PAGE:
"HMMR is a well-known gene; its job is to contribute to the function of the centrosome," a structure within cells that forms a "spindle" for chromosomes to align themselves during cell division, Cusick observes. Scientists have long known that cells with mutated BRCA1 often have abnormal spindles, but why this is so has been unclear. The fact that HMMR interacts strongly with BRCA1 on a functional level and is involved in spindle formation suggests a connection. Cells whose centrosomes assemble improperly often develop aneuploidy, a condition in which there is an extra or missing chromosome. That, in turn, can yield the kind of DNA mixups that result in cancer.

Study co-author Jeffrey Parvin, MD, PhD, of Brigham and and Women's Hospital provided additional evidence of a tie between HMMR and BRCA1. He showed that cells without either gene are apt to have problems with centrosome formation.

Hill and Cusick note that the newfound connection between HMMR abnormalities and breast cancer does not mean it is an inherited breast gene. It is likely to be, instead, a breast cancer susceptibility gene in which an abnormality may result - depending on conditions that aren't yet known - in an increased breast cancer risk.

The investigators also say that the technique used in this study can be applied to any form of cancer or other genetically based disease in which genes for some forms of the disease are known while others are not. "It enables us to search for new cancer genes in an unbiased way, with no preconceptions of which ones may turn out to be involved in the disease," Hill says. "By combining the results of multiple studies on gene networks, we can let the data lead us to the answers. It provides a new avenue of research with a high likelihood of success."

Source: Eurekalert
GAN/S
Advertisement

Advertisement
News A-Z
A B C D E F G H I J K L M N O P Q R S T U V W X Y Z
Advertisement
News Category
What's New on Medindia
Fermented Skin Care
Television Binge-Watching May Boost the Risk of Deadly Blood Clots
Western Diet may Augment the Risk of Autoimmune Diseases
View all

Medindia Newsletters Subscribe to our Free Newsletters!
Terms & Conditions and Privacy Policy.

More News on:
Women and Cancer DNA Finger Printing Breast Biopsy Pagets disease of the breast Mastitis Cancer and Homeopathy Breast Cancer Facts Cancer Facts Cancer Breasts - Structures and Types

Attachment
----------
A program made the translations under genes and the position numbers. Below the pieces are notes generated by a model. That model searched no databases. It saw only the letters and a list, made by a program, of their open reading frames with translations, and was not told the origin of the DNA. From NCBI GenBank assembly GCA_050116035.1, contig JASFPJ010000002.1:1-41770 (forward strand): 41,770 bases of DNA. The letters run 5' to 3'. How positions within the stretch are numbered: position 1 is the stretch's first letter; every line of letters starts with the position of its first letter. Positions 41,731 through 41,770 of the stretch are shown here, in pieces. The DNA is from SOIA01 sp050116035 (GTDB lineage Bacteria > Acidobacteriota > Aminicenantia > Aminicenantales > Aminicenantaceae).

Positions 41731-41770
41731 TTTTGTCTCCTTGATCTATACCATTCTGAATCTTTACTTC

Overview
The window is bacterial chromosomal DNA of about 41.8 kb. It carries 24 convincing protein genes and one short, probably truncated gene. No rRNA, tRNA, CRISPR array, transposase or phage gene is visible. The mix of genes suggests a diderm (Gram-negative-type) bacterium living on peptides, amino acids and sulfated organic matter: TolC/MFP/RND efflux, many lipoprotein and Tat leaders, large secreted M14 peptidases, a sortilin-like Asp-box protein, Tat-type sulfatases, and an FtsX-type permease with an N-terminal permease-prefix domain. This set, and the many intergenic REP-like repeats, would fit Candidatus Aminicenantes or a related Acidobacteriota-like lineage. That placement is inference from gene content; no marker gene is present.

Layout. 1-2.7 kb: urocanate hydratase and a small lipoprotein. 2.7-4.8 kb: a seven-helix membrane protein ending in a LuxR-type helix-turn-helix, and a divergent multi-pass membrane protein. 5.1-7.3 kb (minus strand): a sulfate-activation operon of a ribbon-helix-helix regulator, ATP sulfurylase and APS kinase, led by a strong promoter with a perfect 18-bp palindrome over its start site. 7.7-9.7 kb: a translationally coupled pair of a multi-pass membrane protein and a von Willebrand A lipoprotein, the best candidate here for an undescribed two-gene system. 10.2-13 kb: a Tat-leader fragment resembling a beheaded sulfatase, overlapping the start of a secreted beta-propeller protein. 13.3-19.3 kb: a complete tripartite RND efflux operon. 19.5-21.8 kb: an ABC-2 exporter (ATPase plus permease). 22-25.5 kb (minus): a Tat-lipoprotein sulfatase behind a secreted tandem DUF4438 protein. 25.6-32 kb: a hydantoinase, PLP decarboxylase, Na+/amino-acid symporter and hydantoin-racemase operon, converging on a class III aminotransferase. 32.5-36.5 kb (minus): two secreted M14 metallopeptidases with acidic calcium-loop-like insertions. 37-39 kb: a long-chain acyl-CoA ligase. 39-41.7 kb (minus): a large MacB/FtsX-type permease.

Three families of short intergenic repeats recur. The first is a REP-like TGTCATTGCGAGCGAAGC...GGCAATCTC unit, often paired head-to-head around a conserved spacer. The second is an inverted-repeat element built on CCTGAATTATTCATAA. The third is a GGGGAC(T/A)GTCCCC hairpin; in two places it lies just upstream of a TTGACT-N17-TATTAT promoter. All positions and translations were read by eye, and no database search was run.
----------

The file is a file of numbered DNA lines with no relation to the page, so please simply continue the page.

Recommended Reading
Researchers Identify New Gene That may Raise the Risk of Breast Cancer
A multi-centre international team of researchers has uncovered a new gene that may raise a woman's ....
Breast Biopsy
Breast biopsy involves removing a sample of breast tissue to determine whether it is cancerous or .....
Breasts - Structures and Types
Different stages of breast development in women and an in-depth look at the breast/bust and its ......
DNA Finger Printing
DNA fingerprinting is a technique which helps forensic scientists and legal experts solve crimes, id...
Mastitis
Mastitis is a common cause of tenderness, swelling and pain in breast, owing to inflammation in the ...
Pagets disease of the breast
A detailed description of the Paget's disease of the breast, characteristic signs and symptoms, dete...
Women and Cancer
Cancer is one of the frequently talked about and most feared disease that falls under the genre of l...

Disclaimer - All information and content on this site are for information and educational purposes only. The information should not be used for either diagnosis or treatment or both for any health related problem or disease. Always seek the advice of a qualified physician for medical diagnosis and treatment. Full Disclaimer

© All Rights Reserved 1997 - 2022

This site uses cookies to deliver our services. By using our site, you acknowledge that you have read and understand our Cookie Policy, Privacy Policy, and our Terms of Use
open close
CONSULT A DOCTOR
I have read and I do accept terms of use - Telemedicine

Advantage Medindia: FREE subscription for 'Personalised Health & Wellness website with consultation' (Value Rs.300/-)